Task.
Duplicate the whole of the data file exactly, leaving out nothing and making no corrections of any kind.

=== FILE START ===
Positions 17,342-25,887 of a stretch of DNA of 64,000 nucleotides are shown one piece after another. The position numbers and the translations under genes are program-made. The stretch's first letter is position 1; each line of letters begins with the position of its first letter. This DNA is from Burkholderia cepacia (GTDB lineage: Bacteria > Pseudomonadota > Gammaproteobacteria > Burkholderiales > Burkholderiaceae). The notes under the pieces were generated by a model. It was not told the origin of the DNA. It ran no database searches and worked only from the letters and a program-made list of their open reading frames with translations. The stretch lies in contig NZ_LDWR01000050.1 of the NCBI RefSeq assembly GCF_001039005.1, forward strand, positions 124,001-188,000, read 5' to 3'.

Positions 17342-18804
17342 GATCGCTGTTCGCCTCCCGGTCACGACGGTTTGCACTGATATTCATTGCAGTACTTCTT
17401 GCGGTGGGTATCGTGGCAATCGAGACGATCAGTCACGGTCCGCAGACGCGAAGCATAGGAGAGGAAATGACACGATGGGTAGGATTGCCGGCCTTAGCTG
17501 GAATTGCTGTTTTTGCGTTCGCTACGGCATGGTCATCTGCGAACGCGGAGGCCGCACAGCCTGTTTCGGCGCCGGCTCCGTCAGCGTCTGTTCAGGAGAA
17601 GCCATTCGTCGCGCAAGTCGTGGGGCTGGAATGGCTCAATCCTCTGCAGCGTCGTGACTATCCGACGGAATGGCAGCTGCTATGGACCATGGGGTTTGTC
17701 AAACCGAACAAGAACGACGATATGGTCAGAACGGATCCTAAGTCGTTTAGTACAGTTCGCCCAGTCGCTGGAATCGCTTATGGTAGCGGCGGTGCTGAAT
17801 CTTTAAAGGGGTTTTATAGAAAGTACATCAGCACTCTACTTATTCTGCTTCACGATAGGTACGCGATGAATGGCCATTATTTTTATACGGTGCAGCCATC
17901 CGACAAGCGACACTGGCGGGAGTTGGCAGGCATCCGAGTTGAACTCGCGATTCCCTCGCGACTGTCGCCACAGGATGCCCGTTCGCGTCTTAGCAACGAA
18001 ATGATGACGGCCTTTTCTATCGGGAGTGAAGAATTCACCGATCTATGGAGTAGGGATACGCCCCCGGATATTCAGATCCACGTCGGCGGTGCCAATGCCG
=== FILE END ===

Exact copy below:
Positions 17,342-25,887 of a stretch of DNA of 64,000 nucleotides are shown one piece after another. The position numbers and the translations under genes are program-made. The stretch's first letter is position 1; each line of letters begins with the position of its first letter. This DNA is from Burkholderia cepacia (GTDB lineage: Bacteria > Pseudomonadota > Gammaproteobacteria > Burkholderiales > Burkholderiaceae). The notes under the pieces were generated by a model. It was not told the origin of the DNA. It ran no database searches and worked only from the letters and a program-made list of their open reading frames with translations. The stretch lies in contig NZ_LDWR01000050.1 of the NCBI RefSeq assembly GCF_001039005.1, forward strand, positions 124,001-188,000, read 5' to 3'.

Positions 17342-18804
17342 GATCGCTGTTCGCCTCCCGGTCACGACGGTTTGCACTGATATTCATTGCAGTACTTCTT
17401 GCGGTGGGTATCGTGGCAATCGAGACGATCAGTCACGGTCCGCAGACGCGAAGCATAGGAGAGGAAATGACACGATGGGTAGGATTGCCGGCCTTAGCTG
17501 GAATTGCTGTTTTTGCGTTCGCTACGGCATGGTCATCTGCGAACGCGGAGGCCGCACAGCCTGTTTCGGCGCCGGCTCCGTCAGCGTCTGTTCAGGAGAA
17601 GCCATTCGTCGCGCAAGTCGTGGGGCTGGAATGGCTCAATCCTCTGCAGCGTCGTGACTATCCGACGGAATGGCAGCTGCTATGGACCATGGGGTTTGTC
17701 AAACCGAACAAGAACGACGATATGGTCAGAACGGATCCTAAGTCGTTTAGTACAGTTCGCCCAGTCGCTGGAATCGCTTATGGTAGCGGCGGTGCTGAAT
17801 CTTTAAAGGGGTTTTATAGAAAGTACATCAGCACTCTACTTATTCTGCTTCACGATAGGTACGCGATGAATGGCCATTATTTTTATACGGTGCAGCCATC
17901 CGACAAGCGACACTGGCGGGAGTTGGCAGGCATCCGAGTTGAACTCGCGATTCCCTCGCGACTGTCGCCACAGGATGCCCGTTCGCGTCTTAGCAACGAA
18001 ATGATGACGGCCTTTTCTATCGGGAGTGAAGAATTCACCGATCTATGGAGTAGGGATACGCCCCCGGATATTCAGATCCACGTCGGCGGTGCCAATGCCG